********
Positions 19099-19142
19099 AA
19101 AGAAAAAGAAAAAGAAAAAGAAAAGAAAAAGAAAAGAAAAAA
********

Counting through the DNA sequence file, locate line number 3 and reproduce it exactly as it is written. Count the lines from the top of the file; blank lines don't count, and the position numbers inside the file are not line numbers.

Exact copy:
19101 AGAAAAAGAAAAAGAAAAAGAAAAGAAAAAGAAAAGAAAAAA